• Sat. Mar 6th, 2021

Supreme Court Case Could Limit Future Lawsuits Against Fossil Fuel Industry

Several justices noted concerns about litigation gamesmanship, saying companies could use a weak claim within the permissible avenues of appeal to smuggle claims that otherwise could not be reviewed into appeals courts. Victor M. Sher, a lawyer for Baltimore, echoed the point, saying that “you cannot use an appealable issue as a ticket for multi-issue appeals that are not allowed.”

Mr. Sher added that the tactic could be used in a “range of cases, including environmental regulation, opioids, subprime lending in financial institutions and others.”

Baltimore’s suit, initially filed in July 2018, argues that the companies’ “production, promotion and marketing of fossil fuel products, simultaneous concealment of the known hazards of those products, and their championing of anti-science campaigns” harmed the city. The lawsuit notes that the city is “is particularly vulnerable to sea level rise and flooding,” and that it has spent “significant funds” to plan for and to deal with global warming. It also cites the cost of health-related issues associated with climate change, including increased rates of hospitalization in summer.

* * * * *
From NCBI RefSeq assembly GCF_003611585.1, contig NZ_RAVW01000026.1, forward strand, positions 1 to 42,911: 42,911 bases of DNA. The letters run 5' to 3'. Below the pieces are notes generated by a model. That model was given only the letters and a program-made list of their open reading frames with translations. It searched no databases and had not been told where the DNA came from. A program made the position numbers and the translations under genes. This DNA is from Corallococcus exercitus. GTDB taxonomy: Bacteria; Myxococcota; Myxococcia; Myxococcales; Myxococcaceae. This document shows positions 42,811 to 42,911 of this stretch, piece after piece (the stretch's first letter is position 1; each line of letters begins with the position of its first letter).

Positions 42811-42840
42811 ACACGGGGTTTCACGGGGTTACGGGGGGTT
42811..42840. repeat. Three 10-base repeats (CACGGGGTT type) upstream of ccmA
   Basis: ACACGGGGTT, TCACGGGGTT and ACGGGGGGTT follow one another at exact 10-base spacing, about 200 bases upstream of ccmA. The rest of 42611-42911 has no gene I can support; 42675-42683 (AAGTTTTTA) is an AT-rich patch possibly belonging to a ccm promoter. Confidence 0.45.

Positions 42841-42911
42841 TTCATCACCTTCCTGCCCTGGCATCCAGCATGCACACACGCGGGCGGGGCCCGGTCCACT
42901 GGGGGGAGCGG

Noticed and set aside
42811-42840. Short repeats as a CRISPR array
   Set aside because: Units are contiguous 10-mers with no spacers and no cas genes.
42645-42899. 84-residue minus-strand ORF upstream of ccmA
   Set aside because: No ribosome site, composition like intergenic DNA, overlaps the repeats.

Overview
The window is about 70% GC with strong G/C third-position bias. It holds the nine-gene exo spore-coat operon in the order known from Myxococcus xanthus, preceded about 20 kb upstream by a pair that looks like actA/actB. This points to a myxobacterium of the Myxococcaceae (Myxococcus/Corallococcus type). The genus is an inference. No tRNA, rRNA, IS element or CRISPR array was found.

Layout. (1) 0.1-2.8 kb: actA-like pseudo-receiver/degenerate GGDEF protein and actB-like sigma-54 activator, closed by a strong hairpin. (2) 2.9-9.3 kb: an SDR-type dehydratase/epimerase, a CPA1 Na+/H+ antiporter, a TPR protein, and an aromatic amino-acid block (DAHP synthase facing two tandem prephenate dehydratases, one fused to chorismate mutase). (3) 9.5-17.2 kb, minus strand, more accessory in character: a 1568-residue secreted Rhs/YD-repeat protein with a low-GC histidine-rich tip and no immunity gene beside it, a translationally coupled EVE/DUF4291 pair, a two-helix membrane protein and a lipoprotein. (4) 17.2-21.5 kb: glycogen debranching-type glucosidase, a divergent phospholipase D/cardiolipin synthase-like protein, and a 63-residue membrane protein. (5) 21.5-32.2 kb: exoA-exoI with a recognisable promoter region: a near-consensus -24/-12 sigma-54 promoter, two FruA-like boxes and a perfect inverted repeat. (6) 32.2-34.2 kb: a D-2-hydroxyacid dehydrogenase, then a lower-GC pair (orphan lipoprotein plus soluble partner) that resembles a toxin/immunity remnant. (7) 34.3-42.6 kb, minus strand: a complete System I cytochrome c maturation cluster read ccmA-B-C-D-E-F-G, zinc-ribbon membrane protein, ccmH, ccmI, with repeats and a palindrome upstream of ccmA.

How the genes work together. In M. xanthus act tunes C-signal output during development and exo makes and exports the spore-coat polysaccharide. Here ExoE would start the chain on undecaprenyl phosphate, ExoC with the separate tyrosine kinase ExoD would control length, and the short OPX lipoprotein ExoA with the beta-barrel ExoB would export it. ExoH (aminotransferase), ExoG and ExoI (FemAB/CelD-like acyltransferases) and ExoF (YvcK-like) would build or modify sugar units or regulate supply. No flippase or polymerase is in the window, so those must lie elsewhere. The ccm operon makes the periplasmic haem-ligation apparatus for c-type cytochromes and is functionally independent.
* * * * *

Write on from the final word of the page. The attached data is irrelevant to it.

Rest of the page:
Michael Martin, the pastor of the Stillmeadow Community Fellowship, a church in Southwest Baltimore, said that the effects of climate change on the city were increasingly clear. “We’re on a trajectory to more flooding, and worse flooding,” he said. The church served as a community hub after ruinous flooding in May 2018 buckled roads and put seven feet of water in the streets. And the floods keep coming.

As for Baltimore’s case, he said, “I think it’s bold, and I think it’s useful.” But he suggested that focusing on fossil fuel companies alone was shortsighted, because other factors like development were major contributors to flooding as well.

Justice Samuel A. Alito Jr. disqualified himself from the case, presumably because of a financial conflict. Environmental groups said Justice Amy Coney Barrett, whose father had worked for Shell Oil Co., one of the defendants, should also have recused herself, but she participated in Tuesday’s argument.